Counting elephants in Kenya—not your typical everyday activity! But Jenny loves travel and that’s where she had her most recent adventure. She spent two weeks in the nature parks in Kenya roaming the tundra in search of wild elephants. Jenny has multiple sclerosis, but you can tell she doesn’t like to let it slow her down!    

Today Jenny was waiting to share her Chi Kung adventures with a group of therapists gathering to hear me talk about how Chi Kung can benefit people with disabilities. As we sat waiting, a grin spread across her face and she said, “You know what I did last Friday?” 

“No, tell me!” I said in anticipation. 

“I bought a pair of hiking boots!” 


“Yeah!  I haven’t had a pair for years!  I used to hike all over India and Africa, but a few years ago I started stumbling.  We finally figured out that it was because I have MS.  And I haven’t done that kind of hiking for a long time.”

“Wow! So what happened with the boots?”

“It’s what I’ve been learning in Chi Kung class.  I started becoming a lot more aware of my body and what I’m doing and how I’m standing. I’m always standing on my right leg and didn’t realize that I can’t pick it up to move it when I’m pushing down on it!  So I figured that out!  I have to distribute my weight equally.”  

“That’s wonderful!” I said. About that time the program was starting, so we turned our attention to our audience. When it was Jenny’s turn to share, she went into more detail. She told how it has been a big help to learn how to “tuck” her hips and open her knees as a way of achieving a stronger, more stable position. Then she “roots” her feet to get a good connection with the ground.  ”Rooting” is an activity that has been producing plenty of excitement in our classes. Lori, who was sitting next to Jenny, was cheering her on because she has her own stories of the power of rooting. Jenny noted how the Chi Kung works together with other strengthening exercise she does in the Sports Center. Thus, Chi Kung is part of an overall program for helping her achieve her goals of becoming stronger and of getting back into doing the things she loves to do—like counting elephants!  Buying the hiking boots was her way of saying, “I’m excited about life!”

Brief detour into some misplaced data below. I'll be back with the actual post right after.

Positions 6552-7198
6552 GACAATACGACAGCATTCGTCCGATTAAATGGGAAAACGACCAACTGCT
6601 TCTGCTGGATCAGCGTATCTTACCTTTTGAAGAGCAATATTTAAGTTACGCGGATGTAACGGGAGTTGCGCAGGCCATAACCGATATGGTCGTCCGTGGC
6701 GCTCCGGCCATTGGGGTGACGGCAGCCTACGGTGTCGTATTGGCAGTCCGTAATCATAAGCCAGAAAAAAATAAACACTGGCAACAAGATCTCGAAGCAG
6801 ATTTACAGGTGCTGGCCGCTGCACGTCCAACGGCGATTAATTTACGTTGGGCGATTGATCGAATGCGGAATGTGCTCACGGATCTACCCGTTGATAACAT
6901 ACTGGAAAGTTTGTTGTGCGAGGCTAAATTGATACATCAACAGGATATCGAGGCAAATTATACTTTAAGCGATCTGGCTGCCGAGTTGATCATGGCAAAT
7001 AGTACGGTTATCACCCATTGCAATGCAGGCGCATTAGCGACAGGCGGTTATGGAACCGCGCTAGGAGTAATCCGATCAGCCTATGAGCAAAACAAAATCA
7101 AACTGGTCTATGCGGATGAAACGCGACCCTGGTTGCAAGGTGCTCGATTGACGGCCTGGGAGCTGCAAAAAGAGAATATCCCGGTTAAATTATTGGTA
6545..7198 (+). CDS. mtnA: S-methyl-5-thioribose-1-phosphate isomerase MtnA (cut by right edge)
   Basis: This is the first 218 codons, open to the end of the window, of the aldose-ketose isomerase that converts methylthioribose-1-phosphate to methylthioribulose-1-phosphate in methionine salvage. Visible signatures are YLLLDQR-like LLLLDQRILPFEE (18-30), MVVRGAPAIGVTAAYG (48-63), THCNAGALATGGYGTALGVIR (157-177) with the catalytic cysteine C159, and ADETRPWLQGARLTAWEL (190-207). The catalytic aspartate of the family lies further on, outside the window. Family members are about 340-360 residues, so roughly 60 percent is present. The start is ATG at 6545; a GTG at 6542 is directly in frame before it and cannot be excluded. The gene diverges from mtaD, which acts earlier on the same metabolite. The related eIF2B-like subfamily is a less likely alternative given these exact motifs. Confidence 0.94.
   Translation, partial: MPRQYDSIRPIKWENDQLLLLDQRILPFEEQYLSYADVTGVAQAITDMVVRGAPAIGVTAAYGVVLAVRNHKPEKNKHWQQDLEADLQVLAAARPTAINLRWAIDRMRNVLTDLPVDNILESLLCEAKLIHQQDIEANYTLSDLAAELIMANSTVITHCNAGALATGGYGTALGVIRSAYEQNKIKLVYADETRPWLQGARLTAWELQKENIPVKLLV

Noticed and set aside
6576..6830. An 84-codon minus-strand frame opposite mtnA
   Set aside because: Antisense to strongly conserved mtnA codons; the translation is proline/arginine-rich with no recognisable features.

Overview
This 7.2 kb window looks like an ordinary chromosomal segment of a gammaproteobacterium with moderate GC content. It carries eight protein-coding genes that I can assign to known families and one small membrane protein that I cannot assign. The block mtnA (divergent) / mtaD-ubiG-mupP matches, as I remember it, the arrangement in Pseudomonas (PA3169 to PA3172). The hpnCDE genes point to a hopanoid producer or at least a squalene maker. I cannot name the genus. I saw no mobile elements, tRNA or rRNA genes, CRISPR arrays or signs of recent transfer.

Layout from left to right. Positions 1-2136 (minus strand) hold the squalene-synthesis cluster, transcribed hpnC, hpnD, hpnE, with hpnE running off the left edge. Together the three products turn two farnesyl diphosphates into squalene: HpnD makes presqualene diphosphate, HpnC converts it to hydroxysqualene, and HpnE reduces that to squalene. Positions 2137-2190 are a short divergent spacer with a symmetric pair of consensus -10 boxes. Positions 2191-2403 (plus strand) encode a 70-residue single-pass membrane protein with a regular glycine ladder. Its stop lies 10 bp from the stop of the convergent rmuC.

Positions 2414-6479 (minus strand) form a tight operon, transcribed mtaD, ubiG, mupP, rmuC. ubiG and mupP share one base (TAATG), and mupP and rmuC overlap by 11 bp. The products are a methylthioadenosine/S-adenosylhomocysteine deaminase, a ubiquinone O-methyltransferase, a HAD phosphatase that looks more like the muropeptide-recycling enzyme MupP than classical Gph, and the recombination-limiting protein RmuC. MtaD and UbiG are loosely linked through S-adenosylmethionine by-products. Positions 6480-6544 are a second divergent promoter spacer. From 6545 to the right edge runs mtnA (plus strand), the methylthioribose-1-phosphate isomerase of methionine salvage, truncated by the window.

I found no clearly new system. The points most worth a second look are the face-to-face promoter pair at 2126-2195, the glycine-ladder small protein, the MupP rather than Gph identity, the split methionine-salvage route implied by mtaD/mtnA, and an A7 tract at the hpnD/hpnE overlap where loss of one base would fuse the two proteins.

I’m excited for her too!  I remember long years of disability when I thought I would never see my favorite Rocky Mountain trails again. Then, not too long after I started practicing Tai Chi and Chi Kung, I went back on the trail to the Maroon Bells, one of the prettiest places in the world, at least for me, because of the precious memories connected with it. When we have lost something precious, it is that much sweeter when we begin to regain just a little of it again. We feel empowered not just in our physical bodies but also deep in our spirits.  The small victories become beacons of light that lead us on to hope, to believe, to strive for our dreams and to make them come true.

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